There were more people in the world by then. Spread wide over many lands and realms. After thousands upon thousands of years of falling prey to evil and becoming evil, humanity rediscovered how their ancestors had managed to defeat evil once. They tried to contain it again, but they could not. Perhaps it had spread too far. Perhaps they did not have the knowledge their ancestors had. Evil was so rampant that it corrupted and rotted every living soul.  Eventually, humanity found a way to create new containers and contain evil bit by bit.

It seemed that Emmeline’s father believed the house was such a container for evil, or perhaps the container from the ancient myths. The house had been built some thirty years before the Coppertons moved in. Emmeline’s father had seen the need for new construction. He had the greenhouse built and a guesthouse. He had a basement dug. He did not find any boxes, ornate or otherwise. But he believed his family’s trouble began then, when little Emmeline was only five years old.


One of the last things Emmeline’s father wrote about her was that she was engaged to be married to a young man from another town and would be leaving soon. She died at the age of twenty. Her father did not write how, nor could I find any other accounts of her death. He died shortly after, and with him died the history of the Coppertons. I could not find what became of Emmeline’s mother, or the brother who would not leave the house. I did not know who had buried the house. But the fatalistic letter that Emmeline’s father wrote to his brother reminded me that I was reading the first-hand accounts of a man who had suffered grief and had much at stake in the stories he told.

So, much as I wanted to gather all the surveyors and researchers together to tell them the story I had uncovered, I could not rush the work of uncovering the true and complete story. I did not even know for certain how old Emmeline was when she died if her father’s accounts were to be believed.

So I took my time and searched. While the surveyors took their precautions and watched for the ghost girl and the demonic creature that shadowed her, I learned all I could about the Coppertons and their house.

The more I read and the more often I began to visit the site of the house, the more difficult it became to think that either the house or Emmeline were evil. Perhaps they were both just sad and in pain. Perhaps they had been resting in some kind of peace until we woke them and woke their sadness and pain. And perhaps, once I had as much of her story as I could find, I could help Emmeline tor rest.


Emmeline had never lived past the age of nine. Her fever never broke. Her mother had never raised her weeping head to look upon the bright-eyed waking face of her dear daughter.  It was not Emmeline who lived another eleven years. It was her father. He was haunted by her, not just by the little girl she was, but by his own dreams and wishes of what she might have grown up to be.

As far as I could see the house had been a great comfort to Emmeline. And Emmeline both in life and in death had been a great comfort to her family. The terrible crimes and tragedies that haunted her family had causes beyond the simple but tempting reason that they had been infected by evil from outside themselves, an evil that came from a demonic house.

The house did not contain all the evil of the world, nor even the evil of one family. It was a house, like any other. And it was haunted. It was haunted by sad memories.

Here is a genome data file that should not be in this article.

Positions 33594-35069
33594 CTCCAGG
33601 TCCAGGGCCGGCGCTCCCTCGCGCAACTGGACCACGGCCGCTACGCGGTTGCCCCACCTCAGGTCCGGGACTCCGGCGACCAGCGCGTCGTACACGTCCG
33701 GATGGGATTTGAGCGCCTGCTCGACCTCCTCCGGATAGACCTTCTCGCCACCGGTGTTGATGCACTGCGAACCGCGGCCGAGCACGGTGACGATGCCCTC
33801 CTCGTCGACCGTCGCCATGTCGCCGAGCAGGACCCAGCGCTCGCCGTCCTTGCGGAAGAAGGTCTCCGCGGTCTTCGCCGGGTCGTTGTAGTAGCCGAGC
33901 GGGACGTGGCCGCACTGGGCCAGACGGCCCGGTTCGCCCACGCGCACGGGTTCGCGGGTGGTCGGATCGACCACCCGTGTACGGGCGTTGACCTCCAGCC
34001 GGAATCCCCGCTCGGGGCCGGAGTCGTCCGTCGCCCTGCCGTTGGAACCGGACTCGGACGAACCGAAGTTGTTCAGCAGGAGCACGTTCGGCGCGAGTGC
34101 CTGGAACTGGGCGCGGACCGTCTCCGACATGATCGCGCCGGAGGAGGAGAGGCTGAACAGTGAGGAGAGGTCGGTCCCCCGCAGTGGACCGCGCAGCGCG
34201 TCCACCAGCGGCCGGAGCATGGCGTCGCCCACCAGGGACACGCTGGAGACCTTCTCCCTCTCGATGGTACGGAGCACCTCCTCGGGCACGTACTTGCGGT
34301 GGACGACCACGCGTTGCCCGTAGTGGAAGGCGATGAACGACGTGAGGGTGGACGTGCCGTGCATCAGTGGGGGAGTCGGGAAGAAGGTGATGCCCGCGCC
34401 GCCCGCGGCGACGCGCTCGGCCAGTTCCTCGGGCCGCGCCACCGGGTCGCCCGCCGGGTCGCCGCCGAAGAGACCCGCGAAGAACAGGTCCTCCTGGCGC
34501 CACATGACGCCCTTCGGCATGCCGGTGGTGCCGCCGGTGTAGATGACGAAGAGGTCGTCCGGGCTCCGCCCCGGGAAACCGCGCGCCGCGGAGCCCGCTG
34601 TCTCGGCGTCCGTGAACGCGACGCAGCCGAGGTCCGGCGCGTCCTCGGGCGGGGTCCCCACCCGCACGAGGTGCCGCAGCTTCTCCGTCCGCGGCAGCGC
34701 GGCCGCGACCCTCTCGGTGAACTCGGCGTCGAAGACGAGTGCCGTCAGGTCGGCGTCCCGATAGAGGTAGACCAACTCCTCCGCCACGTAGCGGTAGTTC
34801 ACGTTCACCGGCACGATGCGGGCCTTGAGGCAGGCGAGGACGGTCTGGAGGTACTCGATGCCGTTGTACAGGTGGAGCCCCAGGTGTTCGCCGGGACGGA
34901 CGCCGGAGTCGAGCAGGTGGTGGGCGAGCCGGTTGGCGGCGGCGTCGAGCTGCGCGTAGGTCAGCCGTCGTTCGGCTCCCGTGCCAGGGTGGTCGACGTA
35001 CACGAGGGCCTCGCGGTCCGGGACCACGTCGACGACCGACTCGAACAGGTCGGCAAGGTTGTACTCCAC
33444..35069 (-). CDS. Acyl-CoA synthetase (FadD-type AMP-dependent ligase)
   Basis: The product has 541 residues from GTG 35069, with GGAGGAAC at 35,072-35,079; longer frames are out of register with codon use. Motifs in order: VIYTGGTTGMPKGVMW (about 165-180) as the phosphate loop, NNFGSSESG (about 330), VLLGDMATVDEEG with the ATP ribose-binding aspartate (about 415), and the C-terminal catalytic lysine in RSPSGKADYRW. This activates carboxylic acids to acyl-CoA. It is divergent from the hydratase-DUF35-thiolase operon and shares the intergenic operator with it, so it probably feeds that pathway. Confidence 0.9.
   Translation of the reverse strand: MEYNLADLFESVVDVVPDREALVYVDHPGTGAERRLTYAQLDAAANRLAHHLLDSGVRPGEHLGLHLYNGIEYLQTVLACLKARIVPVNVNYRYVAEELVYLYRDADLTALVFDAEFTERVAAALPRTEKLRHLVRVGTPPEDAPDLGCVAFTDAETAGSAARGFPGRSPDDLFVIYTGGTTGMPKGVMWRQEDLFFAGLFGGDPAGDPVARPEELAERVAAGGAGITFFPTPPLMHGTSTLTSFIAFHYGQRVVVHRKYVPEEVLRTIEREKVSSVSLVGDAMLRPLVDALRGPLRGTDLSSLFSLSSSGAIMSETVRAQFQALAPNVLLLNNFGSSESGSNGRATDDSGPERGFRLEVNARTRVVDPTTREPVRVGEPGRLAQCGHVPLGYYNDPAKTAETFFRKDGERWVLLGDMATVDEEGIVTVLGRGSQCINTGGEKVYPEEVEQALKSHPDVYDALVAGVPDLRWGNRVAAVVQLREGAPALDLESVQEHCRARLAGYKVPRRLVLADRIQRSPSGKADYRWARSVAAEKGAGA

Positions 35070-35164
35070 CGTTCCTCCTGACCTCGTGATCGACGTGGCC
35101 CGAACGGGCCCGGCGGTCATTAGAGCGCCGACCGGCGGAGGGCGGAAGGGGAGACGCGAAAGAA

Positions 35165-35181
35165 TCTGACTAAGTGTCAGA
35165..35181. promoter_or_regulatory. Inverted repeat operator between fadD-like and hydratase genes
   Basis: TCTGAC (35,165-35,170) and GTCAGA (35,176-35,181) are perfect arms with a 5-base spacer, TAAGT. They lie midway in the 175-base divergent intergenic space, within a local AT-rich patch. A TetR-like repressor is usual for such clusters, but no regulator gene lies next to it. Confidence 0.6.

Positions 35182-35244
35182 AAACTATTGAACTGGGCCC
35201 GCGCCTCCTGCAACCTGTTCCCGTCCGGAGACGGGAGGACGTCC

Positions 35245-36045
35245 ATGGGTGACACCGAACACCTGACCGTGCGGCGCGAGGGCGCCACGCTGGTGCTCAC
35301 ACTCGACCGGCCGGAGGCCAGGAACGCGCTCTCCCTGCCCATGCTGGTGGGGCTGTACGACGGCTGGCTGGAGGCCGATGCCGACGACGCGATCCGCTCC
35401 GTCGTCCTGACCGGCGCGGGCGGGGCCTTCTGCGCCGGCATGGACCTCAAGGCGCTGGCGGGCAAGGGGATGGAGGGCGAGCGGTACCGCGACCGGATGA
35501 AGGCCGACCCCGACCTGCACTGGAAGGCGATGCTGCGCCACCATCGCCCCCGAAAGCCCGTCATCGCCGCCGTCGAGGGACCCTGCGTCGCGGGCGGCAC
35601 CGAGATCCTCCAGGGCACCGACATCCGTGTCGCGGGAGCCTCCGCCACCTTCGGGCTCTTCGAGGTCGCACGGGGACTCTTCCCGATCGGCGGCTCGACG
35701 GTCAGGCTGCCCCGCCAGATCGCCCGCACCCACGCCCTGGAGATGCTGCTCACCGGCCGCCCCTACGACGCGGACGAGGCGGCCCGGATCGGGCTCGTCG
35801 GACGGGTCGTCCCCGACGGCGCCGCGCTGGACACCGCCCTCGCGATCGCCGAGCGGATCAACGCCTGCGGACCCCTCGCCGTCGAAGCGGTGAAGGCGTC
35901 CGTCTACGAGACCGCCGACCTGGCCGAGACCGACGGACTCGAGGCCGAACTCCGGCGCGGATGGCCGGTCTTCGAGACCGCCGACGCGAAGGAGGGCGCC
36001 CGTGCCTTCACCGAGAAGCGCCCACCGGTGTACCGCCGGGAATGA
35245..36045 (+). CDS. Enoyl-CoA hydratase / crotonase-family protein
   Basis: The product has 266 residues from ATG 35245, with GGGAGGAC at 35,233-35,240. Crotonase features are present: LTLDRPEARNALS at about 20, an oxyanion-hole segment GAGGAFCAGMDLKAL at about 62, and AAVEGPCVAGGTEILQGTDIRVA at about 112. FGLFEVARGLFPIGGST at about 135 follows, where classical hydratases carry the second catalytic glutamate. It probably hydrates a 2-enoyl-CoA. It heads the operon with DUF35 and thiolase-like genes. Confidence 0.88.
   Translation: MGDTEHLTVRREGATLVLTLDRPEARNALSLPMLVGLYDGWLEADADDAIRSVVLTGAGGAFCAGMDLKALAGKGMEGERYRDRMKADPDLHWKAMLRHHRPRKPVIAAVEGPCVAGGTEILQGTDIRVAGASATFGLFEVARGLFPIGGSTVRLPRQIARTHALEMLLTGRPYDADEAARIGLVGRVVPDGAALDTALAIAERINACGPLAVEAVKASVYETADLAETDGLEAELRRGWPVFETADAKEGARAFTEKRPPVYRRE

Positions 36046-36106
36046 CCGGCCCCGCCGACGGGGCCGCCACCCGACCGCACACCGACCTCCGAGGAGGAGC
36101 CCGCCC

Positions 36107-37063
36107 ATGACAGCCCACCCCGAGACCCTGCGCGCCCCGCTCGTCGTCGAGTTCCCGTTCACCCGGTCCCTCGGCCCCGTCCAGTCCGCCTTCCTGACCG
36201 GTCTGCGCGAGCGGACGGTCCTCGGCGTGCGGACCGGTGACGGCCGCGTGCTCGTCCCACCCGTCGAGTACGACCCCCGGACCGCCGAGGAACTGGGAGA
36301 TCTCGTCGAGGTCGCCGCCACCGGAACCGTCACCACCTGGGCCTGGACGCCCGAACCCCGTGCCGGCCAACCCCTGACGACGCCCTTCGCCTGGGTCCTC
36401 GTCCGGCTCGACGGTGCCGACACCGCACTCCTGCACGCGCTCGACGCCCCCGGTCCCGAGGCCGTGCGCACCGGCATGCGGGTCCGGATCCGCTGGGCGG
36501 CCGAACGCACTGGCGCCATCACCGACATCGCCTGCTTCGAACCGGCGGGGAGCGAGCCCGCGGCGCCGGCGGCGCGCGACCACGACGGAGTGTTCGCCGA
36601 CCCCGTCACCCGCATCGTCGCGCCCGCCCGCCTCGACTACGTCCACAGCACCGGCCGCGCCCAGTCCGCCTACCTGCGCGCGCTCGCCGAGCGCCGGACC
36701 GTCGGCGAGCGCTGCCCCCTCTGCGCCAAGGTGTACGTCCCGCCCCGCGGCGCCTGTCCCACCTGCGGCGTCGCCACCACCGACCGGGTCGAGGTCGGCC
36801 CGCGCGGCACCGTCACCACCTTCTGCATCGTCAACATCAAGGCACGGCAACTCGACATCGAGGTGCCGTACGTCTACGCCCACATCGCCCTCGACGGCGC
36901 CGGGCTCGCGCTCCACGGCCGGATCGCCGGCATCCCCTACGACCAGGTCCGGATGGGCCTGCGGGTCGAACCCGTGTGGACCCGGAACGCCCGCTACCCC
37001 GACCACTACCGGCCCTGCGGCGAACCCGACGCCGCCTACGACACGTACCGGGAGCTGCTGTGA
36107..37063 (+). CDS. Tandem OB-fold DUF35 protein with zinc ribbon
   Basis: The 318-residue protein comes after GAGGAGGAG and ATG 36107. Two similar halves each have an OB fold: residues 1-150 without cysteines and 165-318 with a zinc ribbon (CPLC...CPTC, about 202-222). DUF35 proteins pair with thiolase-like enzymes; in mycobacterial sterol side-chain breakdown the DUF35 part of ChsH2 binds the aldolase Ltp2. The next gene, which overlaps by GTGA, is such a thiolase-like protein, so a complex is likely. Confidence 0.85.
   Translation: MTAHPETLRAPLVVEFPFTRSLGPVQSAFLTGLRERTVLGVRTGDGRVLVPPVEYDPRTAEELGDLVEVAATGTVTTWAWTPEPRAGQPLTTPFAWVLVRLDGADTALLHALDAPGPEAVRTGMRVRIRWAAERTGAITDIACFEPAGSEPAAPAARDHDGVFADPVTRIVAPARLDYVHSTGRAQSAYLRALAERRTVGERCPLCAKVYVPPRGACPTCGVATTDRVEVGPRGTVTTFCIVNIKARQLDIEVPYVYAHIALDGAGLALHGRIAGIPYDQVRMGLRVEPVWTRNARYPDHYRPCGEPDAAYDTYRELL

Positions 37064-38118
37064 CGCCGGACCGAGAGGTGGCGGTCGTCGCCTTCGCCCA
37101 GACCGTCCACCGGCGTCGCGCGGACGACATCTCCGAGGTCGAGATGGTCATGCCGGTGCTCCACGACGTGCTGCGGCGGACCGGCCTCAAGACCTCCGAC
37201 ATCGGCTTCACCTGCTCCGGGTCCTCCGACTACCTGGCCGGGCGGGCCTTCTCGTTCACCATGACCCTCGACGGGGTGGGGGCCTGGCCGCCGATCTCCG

Someone had granted that house and its one remaining inhabitant the only mercy that were left to them. Someone had buried them. Rumor and speculation had it that it was Emmeline’s youngest brother. That he was the one who removed all trace of misery and tragedy from the house.  That he recovered all the family records for the nearby town’s archives. I imagined him also finding and tending to the remains of his shut-in brother, who had died in the basement, lying on the floor, staring at the word he had etched in the ceiling, the name of his lost sister.

Emmeline’s ghost was real. Even though I had seen her, I did not know if that little girl was real, or that creature that attacked the men one night. But I did know that the little girl and the house that she had once lived in deserved to be put to rest. They deserved peace. I had found the plans for the house and grounds, including the plot where all the Coppertons were to be buried. Emmeline should have been buried there, but I found no record or account of her burial. So we dug, and we checked.  We found her bones where we expected to, the bones of a little girl.  She had been laid properly to rest, and we returned her to that rest.

But I had already expected that her family had taken care of Emmeline.  It was a hunch, but what I really expected not to find were her brother’s bones. The one who had died in the house as she had died in the house. The second youngest brother. There was no coffin and no bones where his gravestone was erected.

So, he was the restless spirit.  And Emmeline had stayed with him, for him. She had stayed to keep him company, to comfort him. Perhaps if she had lived, she could have done more than that. She could have taken him out into the world and helped him to be free of his need for her and for their house. Emmeline had done her best. The house had done its best. It was up to us now to do what her own family had been unable to do, though some had tried.

We had to keep digging, even if we encountered more mishaps and danger.  We had to find her brother’s bones. We had to put him to rest. Perhaps then Emmeline could see and her house would see, that they too could finally rest.


Copyright © 2016. Nila L. Patel